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Exp Ther Med. 2011 May;2(3):433-441. Epub 2011 Mar 21.

Sorafenib and hepatic arterial infusion chemotherapy for unresectable advanced hepatocellular carcinoma: A comparative study.

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1
Department of Internal Medicine, Kagoshima Kouseiren Hospital, Kagoshima 890-0061;

Abstract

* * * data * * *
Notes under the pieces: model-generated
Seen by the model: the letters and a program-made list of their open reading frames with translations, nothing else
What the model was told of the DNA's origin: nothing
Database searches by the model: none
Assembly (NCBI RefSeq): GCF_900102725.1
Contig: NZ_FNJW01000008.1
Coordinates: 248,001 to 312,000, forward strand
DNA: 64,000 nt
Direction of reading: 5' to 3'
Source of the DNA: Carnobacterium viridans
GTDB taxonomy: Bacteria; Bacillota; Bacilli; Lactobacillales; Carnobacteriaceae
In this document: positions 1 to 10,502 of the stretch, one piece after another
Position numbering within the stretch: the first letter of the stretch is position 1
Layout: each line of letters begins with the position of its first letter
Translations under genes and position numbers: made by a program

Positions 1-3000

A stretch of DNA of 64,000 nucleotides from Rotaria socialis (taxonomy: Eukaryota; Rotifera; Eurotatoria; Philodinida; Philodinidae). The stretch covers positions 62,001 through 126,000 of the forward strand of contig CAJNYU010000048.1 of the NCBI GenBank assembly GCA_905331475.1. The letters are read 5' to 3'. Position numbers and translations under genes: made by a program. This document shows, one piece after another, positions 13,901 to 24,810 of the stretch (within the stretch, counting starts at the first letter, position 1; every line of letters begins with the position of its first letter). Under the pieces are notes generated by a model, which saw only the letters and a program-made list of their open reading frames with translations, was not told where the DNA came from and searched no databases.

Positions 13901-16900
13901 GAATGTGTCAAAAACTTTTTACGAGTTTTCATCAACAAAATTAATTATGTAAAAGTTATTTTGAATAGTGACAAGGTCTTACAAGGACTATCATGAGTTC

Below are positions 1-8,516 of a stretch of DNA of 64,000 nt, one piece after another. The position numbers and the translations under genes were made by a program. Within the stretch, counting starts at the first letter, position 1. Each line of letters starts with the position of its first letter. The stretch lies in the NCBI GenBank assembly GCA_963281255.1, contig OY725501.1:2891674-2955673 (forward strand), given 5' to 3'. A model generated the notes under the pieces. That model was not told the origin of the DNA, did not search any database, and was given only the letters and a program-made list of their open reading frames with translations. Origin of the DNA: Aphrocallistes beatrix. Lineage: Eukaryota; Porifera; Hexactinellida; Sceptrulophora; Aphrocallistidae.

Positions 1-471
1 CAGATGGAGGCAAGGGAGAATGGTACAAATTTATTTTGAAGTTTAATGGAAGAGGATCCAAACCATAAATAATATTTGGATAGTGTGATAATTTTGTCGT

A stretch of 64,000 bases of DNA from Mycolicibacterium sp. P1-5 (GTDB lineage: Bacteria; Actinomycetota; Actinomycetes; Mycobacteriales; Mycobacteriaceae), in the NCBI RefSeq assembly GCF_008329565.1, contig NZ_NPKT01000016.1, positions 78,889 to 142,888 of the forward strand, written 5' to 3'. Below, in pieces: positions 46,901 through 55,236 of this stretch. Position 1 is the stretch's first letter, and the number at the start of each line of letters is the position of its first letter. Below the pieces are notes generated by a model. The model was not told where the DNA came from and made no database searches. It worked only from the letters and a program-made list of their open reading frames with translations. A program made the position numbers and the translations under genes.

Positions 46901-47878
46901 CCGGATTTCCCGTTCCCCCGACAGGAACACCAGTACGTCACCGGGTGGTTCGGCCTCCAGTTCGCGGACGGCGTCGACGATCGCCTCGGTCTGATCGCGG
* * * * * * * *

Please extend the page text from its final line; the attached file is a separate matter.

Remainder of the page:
Sorafenib is a kinase-targeted drug that has high efficacy for advanced hepatocellular carcinoma (HCC). The aim of the present study was to determine whether sorafenib is more effective than hepatic arterial infusion chemotherapy (HAIC) for HCC. Twenty patients treated with sorafenib (sorafenib group) initiated at 800 mg/day and 45 patients treated with HAIC (HAIC group) for unresectable Child-Pugh A advanced HCC were investigated retrospectively. The treatment effect was assessed using the Response Evaluation Criteria in Solid Tumors (RECIST). As a result, the overall response rate was significantly lower in the sorafenib group than in the HAIC group (P=0.03), while the disease control and survival rates did not differ between the two groups. In the sorafenib group, treatment was discontinued in 19 patients, including 12 due to side effects. In subgroups of patients treated with sorafenib, the survival rate was significantly lower in patients (n=11) administered sorafenib for <60 days compared to those (n=9) treated for ≥60 days. A shorter treatment period (<60 days) was an independent risk factor for unfavorable survival [hazard ratio (HR), 3.34; 95% confidence interval (CI), 1.45-7.66 vs. HAIC], while survival in patients treated with sorafenib for ≥60 days did not differ from those treated with HAIC (HR, 0.79; 95% CI, 0.27-2.34). In conclusion, the disease control and survival rates of patients treated with sorafenib for advanced HCC were comparable to such rates in patients treated with HAIC. However, the prognosis was poor when long-term sorafenib treatment was not possible due to side effects, demonstrating the importance of patient selection for sorafenib treatment.

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